All analyses were carried out for the individual antimicrobials and antimicrobial classes. For each record the administered or prescribed amount of active ingredient was calculated. The number of used daily doses nUDD was defined as the number of animals treated multiplied by the treatment days (both noted in the record) and by the number of active ingredients in the product. The Used Daily Dose UDD was calculated as g active ingredients per animal and day for each antimicrobial per record (amount active ingredients per antimicrobial divided by number of animals treated and treatment days). The number of Defined Animal Daily Doses nADD was calculated according to Merle et al.  and Jensen et al. . In short, the Defined Animal Daily Dose ADD for each antimicrobial and production type was calculated by multiplying the recommended dosage for this antimicrobial and the standard weight for the species, weight group/production type for the respective animal production type. Dividing the amount of active ingredients per record by this ADD resulted in the nADD. The standard weight for the animal species, weight group/production type was derived from estimated live weights at treatment of livestock as defined according to Merle et al.  and MARAN 2007  as follows: sows 220 kg, suckling piglets 12.5 kg, weaners 25 kg, finishers 70.2 kg, cows and bulls 600 kg, calves 80 kg. The recommended dosage (mg active substance/kg live weight and day) was defined for both parenteral and oral application separately for the species cattle and pigs on the basis of the Summary of Product Characteristics (SPC) and in some cases are based on information from the scientific literature and expert opinions as laid down in the VETIDATA system.
In order to compare usage patterns for different animal groups, antimicrobials, administration routes and indications, for each record the UDD was divided by the ADD to obtain the UDD/ADD-ratio per record. Ratios between 0.8 and 1.25 were regarded as appropriate. Ratios under 0.8 were regarded as “below recommended dose” and those ratios above 1.25 were denoted as “above recommended dose”. In the tables, results are displayed as percentages of records and of nUDDs that were below, within or above the respective recommended dose.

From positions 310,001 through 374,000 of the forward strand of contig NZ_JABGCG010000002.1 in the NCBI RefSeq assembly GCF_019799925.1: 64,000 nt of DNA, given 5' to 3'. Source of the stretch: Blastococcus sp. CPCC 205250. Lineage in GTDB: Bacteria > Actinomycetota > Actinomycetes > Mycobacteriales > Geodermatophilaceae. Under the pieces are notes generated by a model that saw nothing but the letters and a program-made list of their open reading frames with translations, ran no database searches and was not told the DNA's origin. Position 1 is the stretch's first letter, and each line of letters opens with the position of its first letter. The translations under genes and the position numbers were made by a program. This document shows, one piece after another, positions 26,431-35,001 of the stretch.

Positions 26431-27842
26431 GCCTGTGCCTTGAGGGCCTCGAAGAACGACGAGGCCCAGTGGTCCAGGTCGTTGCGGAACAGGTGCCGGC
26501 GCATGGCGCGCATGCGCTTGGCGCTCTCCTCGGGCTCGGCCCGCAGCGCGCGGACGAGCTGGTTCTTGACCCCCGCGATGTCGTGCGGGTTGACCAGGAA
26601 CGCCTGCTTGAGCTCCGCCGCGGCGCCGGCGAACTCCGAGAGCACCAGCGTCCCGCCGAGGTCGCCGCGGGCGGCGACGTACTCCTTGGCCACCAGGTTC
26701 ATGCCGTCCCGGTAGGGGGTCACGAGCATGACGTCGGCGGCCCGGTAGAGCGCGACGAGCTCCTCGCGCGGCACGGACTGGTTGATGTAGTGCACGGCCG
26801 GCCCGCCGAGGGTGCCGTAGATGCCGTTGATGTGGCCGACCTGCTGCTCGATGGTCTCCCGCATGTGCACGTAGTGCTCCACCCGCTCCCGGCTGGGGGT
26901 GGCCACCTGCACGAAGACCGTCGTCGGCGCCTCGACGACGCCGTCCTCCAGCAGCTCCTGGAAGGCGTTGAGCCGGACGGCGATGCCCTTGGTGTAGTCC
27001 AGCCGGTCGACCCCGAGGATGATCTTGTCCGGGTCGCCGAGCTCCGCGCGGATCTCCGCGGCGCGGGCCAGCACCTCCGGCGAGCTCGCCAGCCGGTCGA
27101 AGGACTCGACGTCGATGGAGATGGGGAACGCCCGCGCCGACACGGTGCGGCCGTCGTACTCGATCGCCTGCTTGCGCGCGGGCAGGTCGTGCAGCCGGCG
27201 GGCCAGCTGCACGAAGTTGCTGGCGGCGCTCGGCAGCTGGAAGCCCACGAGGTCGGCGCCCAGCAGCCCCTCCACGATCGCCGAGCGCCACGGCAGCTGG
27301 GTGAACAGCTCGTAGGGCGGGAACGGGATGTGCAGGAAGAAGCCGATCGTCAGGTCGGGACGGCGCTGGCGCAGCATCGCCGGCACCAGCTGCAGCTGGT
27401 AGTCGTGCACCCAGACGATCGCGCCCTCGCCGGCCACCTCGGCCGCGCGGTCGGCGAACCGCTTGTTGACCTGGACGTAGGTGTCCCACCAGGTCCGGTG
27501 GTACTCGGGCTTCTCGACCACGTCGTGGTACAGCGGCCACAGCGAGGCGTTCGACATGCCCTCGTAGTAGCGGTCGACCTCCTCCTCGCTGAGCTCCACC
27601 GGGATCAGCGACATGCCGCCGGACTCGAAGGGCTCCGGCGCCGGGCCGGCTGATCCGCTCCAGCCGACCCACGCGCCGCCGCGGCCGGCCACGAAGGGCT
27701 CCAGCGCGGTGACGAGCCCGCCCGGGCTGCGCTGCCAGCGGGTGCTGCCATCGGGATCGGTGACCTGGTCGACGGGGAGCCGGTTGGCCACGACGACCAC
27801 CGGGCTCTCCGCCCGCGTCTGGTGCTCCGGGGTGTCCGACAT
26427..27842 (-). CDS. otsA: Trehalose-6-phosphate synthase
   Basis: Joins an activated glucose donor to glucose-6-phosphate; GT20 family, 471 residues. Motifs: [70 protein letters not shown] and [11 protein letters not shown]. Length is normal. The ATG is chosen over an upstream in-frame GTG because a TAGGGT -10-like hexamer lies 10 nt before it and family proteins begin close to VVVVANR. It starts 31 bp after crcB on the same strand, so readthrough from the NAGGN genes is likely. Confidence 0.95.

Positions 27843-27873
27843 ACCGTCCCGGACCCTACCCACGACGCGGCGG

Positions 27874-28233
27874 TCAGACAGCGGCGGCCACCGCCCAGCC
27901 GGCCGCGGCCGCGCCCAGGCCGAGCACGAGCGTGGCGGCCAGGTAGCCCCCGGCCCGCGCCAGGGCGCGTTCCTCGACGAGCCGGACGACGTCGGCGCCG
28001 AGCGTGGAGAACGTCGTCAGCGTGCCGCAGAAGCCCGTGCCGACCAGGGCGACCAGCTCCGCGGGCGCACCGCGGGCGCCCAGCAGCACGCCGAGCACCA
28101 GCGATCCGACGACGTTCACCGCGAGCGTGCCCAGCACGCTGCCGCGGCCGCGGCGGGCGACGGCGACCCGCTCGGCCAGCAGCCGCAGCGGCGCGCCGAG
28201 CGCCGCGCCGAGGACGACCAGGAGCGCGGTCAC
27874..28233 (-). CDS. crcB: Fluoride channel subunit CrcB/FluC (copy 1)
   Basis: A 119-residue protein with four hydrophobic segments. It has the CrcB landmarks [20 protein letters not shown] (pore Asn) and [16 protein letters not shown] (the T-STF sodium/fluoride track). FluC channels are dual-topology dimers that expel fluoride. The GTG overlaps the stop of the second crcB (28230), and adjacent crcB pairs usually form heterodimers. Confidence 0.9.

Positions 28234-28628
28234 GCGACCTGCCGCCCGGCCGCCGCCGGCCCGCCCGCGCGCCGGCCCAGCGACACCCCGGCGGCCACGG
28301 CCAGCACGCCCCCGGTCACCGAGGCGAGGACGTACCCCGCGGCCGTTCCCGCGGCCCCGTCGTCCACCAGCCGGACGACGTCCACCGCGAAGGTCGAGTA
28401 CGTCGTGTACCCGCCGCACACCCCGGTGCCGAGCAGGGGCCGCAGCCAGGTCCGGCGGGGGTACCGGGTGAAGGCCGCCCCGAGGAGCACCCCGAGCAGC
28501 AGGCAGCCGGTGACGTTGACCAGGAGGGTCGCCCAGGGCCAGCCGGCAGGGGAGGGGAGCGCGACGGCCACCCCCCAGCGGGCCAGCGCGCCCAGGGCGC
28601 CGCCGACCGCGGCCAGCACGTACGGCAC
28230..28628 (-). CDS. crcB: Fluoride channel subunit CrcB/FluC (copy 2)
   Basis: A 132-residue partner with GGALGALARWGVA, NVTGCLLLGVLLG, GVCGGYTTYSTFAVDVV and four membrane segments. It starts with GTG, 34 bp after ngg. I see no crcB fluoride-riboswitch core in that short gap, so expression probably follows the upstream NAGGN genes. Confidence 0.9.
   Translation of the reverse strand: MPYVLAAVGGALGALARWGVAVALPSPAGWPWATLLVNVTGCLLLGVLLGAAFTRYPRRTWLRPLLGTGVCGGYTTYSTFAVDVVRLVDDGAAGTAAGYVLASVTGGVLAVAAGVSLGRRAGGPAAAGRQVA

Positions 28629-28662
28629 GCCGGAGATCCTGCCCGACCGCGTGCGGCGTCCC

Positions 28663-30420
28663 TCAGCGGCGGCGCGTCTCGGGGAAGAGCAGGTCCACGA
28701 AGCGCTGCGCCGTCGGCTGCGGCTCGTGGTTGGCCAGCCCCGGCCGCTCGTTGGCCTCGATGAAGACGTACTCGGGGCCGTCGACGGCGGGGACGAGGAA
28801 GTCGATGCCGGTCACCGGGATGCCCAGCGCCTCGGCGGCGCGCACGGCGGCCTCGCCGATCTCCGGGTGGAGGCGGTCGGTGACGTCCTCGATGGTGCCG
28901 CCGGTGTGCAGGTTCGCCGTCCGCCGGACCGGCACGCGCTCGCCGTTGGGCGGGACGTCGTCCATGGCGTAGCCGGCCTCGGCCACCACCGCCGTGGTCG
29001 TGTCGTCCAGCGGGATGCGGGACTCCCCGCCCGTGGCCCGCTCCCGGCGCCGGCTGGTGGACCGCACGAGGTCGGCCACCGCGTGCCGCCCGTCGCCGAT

46,201 complete records from pigs and cattle were considered for analysis. Locally administered antibiotics as well as incomplete records were excluded. For analyses per antimicrobial, the antimicrobials of preparations with two or three active ingredients were regarded separately, leading to 58,923 antimicrobial-related data set entries.
Descriptive statistical analyses, analyses of variance as well as chi-square-statistics were carried out using SAS®, Version 9.2 TS Level 1 M3 (SAS Institute Inc., Cary, NC, USA). In order to compare the differences between the percentage of records and the respective percentage of nUDD per dose category, analyses of variance were carried out.
In piglets, 22% of all records accounted for 47% of all nUDD and 58% of all nADD. Beta-lactams and tetracyclines were used most often (nUDD) followed by sulfonamides & trimethoprim (Table 1). 48% of the records and 50% of nUDD were above the recommended dose (i.e. UDD/ADD-ratio above 1.25), and only 19% of the records (20% of nUDD) were within the recommended dose (i.e. UDD/ADD-ratio between 0.8 and 1.25). Tetracyclines and polypeptides were more often above the recommended dose than within or below the recommended dose.
10% of all records, but only 2.6% of all nUDD and 1.7% of nADD were linked to sows (Table 2). All antimicrobial classes were used to some extent below the recommended dose, but 35% of the records showed doses above the recommended dose. Differences between the percentage of records and the percentage of nUDD were statistically significant (analysis of variance, p-value 0.0038).
Fattening pigs accounted for the highest number of records (25%) and of nUDD (46%) (34% of nADD)(Table 3). Apart from sulfonamides & trimethoprim, fenicoles, and polypeptides, all antimicrobials were used below the recommended dose. 39% of the records were below the recommended dose (49% of nUDD), 38% above (23% of nUDD) (statistically significant differences between% of records and% of nUDD in the analysis of variance, p-value 0.0167).
14% of all records, but only 4% of all nUDD and 6% of nADD related to calves (Table 4). Calves often received higher doses than recommended. The frequently used antimicrobial classes tetracyclines and sulfonamides & trimethoprim had 63% and 46% of nUDD above the recommended dose, respectively.
1.7% of records, 0.1% of nUDD and 0.05% of nADD were linked to dairy cattle. Beta-lactams, cephalosporins and sulfonamides & trimethoprim accounted for the highest numbers of nUDD (Table 5). 44% of the records were below the recommended dose, but 28% above (analysis of variance, p-value 0.0238). Only tetracyclines were often above the recommended dose. Cephalosporins and fluoroquinolones were less frequently below the recommended dose than the other antimicrobials.